(This article belongs to the Special Issue Glycosaminoglycans and Proteoglycans)
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Open AccessArticle Hippocampal Proteome of Rats Subjected to the Li-Pilocarpine Epilepsy Model and the Effect of Carisbamate Treatment
Pharmaceuticals 2017, 10(3), 67; doi:10.3390/ph10030067
Received: 15 May 2017 / Revised: 26 July 2017 / Accepted: 27 July 2017 / Published: 30 July 2017
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Abstract
In adult rats, the administration of lithium–pilocarpine (LiPilo) reproduces most clinical and neuropathological features of human temporal lobe epilepsy (TLE). Carisbamate (CRS) possesses the property of modifying epileptogenesis in this model. Indeed, about 50% of rats subjected to LiPilo status epilepticus (SE) develop
[...] Read more.
In adult rats, the administration of lithium–pilocarpine (LiPilo) reproduces most clinical and neuropathological features of human temporal lobe epilepsy (TLE). Carisbamate (CRS) possesses the property of modifying epileptogenesis in this model. Indeed, about 50% of rats subjected to LiPilo status epilepticus (SE) develop non-convulsive seizures (NCS) instead of motor seizures when treated with CRS. However, the mechanisms underlying these effects remain unknown. The aim of this study was to perform a proteomic analysis in the hippocampus of rats receiving LiPilo and developing motor seizures or NCS following CRS treatment. Fifteen adult male Sprague–Dawley rats were used. SE was induced by LiPilo injection. CRS treatment was initiated at 1 h and 9 h after SE onset and maintained for 7 days, twice daily. Four groups were studied after video-EEG control of the occurrence of motor seizures: a control group receiving saline (CT n = 3) and three groups that underwent SE: rats treated with diazepam (DZP n = 4), rats treated with CRS displaying NCS (CRS-NCS n = 4) or motor seizures (CRS-TLE n = 4). Proteomic analysis was conducted by 2D-SDS-PAGE. Twenty-four proteins were found altered. In the CRS-NCS group, proteins related to glycolysis and ATP synthesis were down-regulated while proteins associated with pyruvate catabolism were up-regulated. Moreover, among the other proteins differentially expressed, we found proteins related to inflammatory processes, protein folding, tissue regeneration, response to oxidative stress, gene expression, biogenesis of synaptic vesicles, signal transduction, axonal transport, microtubule formation, cell survival, and neuronal plasticity. Our results suggest a global reduction of glycolysis and cellular energy production that might affect brain excitability. In addition, CRS seems to modulate proteins related to many other pathways that could significantly participate in the epileptogenesis-modifying effect observed. Full article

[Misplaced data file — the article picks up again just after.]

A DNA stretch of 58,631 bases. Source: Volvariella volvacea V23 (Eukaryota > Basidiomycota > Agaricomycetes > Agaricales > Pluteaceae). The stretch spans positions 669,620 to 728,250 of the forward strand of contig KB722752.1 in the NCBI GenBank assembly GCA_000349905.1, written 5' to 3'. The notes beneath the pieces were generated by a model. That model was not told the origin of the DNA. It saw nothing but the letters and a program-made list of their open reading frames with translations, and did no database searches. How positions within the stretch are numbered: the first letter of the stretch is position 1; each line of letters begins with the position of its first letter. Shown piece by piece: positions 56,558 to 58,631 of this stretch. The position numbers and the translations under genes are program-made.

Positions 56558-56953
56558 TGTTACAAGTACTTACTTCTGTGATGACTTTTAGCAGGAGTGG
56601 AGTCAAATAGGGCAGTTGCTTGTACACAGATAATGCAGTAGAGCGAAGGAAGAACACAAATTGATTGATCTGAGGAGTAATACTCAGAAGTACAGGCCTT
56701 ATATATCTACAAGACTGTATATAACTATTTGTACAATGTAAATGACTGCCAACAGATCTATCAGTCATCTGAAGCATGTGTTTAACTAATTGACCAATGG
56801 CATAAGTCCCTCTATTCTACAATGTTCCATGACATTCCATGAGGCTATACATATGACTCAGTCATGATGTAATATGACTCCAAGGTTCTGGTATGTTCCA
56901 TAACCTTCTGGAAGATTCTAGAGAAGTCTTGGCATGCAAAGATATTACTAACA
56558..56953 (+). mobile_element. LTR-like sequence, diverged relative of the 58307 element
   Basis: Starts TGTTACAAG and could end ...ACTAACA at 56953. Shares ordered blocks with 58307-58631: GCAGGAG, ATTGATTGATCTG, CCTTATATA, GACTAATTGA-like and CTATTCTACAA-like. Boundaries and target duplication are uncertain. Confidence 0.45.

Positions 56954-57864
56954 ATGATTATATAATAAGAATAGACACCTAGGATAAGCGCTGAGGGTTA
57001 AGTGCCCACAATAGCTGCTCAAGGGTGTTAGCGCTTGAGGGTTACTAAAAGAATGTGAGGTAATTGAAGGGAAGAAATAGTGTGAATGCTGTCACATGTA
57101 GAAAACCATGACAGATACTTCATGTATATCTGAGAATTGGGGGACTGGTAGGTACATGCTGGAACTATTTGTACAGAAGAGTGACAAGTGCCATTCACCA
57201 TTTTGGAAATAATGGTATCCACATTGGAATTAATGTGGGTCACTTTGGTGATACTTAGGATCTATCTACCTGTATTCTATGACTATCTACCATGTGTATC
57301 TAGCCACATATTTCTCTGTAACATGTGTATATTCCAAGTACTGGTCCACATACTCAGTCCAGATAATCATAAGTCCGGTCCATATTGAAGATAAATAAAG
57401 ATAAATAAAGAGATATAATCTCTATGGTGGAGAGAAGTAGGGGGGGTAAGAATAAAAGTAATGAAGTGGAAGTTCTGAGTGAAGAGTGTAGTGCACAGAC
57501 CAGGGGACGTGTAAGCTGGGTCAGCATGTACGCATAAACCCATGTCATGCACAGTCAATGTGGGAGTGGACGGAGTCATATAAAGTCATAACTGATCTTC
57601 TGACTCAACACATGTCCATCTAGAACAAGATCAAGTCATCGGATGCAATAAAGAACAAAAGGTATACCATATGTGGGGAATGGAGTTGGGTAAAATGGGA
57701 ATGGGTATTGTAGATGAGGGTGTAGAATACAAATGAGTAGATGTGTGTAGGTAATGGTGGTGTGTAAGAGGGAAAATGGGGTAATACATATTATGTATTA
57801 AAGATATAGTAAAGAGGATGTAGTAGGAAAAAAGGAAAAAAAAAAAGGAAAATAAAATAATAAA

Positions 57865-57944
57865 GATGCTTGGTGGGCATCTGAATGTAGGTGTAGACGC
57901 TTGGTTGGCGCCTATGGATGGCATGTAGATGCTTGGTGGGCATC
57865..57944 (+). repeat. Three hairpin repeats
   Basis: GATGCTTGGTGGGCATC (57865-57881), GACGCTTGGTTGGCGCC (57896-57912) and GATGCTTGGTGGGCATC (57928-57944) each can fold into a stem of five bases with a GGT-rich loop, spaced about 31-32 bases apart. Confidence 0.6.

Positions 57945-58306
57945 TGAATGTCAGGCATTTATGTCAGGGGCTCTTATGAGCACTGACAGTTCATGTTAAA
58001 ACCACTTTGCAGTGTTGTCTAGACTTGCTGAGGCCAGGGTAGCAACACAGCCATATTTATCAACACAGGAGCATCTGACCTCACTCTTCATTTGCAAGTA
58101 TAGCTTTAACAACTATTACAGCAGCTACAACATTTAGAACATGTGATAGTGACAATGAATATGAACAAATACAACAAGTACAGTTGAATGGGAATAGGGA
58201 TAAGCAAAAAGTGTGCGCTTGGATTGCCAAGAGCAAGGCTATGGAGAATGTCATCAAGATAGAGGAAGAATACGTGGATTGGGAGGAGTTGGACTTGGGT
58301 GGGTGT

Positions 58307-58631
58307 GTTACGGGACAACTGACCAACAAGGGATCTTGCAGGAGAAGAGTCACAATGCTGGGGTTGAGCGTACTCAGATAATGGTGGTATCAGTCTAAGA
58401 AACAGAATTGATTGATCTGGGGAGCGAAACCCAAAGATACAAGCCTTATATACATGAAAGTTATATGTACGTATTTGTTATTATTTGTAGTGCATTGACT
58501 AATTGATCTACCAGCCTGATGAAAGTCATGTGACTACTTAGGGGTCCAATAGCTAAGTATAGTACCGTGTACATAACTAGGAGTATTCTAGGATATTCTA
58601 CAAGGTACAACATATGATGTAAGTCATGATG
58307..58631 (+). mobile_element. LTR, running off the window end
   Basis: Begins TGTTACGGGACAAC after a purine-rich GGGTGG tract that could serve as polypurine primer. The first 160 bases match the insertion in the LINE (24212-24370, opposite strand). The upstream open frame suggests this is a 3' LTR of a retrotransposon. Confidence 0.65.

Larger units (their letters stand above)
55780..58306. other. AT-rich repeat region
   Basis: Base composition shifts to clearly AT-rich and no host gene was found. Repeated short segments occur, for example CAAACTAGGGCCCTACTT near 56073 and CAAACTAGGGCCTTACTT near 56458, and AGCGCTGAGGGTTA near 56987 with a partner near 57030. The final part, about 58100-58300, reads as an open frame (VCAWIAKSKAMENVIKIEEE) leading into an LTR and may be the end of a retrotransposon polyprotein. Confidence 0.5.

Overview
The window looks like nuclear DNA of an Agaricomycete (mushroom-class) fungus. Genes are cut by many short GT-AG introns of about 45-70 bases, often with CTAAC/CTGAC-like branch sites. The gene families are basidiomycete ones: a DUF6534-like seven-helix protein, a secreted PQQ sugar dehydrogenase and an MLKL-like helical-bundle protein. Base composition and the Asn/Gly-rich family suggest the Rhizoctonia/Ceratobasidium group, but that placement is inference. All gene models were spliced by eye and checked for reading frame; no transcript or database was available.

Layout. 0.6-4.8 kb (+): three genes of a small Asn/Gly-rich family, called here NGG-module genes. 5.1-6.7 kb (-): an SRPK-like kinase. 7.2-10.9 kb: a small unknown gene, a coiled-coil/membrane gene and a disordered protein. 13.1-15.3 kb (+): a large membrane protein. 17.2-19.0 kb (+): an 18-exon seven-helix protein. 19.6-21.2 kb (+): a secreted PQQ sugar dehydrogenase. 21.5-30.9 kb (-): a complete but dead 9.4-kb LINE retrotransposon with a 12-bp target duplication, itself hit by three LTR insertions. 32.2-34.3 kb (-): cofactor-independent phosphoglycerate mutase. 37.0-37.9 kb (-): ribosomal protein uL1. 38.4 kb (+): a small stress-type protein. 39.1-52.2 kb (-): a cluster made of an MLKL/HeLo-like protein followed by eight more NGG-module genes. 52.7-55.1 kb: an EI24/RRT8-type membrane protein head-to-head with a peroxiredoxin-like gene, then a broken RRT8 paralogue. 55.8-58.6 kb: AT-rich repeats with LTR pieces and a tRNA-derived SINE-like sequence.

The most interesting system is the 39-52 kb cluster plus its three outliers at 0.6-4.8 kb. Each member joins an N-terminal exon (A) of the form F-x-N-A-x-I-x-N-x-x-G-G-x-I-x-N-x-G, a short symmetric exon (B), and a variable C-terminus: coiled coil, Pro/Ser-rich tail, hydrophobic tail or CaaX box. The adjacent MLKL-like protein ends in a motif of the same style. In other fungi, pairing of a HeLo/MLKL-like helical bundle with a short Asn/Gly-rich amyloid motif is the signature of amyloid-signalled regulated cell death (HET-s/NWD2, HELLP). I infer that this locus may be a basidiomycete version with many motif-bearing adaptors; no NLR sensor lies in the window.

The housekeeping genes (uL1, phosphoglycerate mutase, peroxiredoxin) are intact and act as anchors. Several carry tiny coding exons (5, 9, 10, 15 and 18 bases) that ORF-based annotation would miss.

(This article belongs to the Special Issue Epilepsy and Neurodegeneration: Current Therapeutic Implications)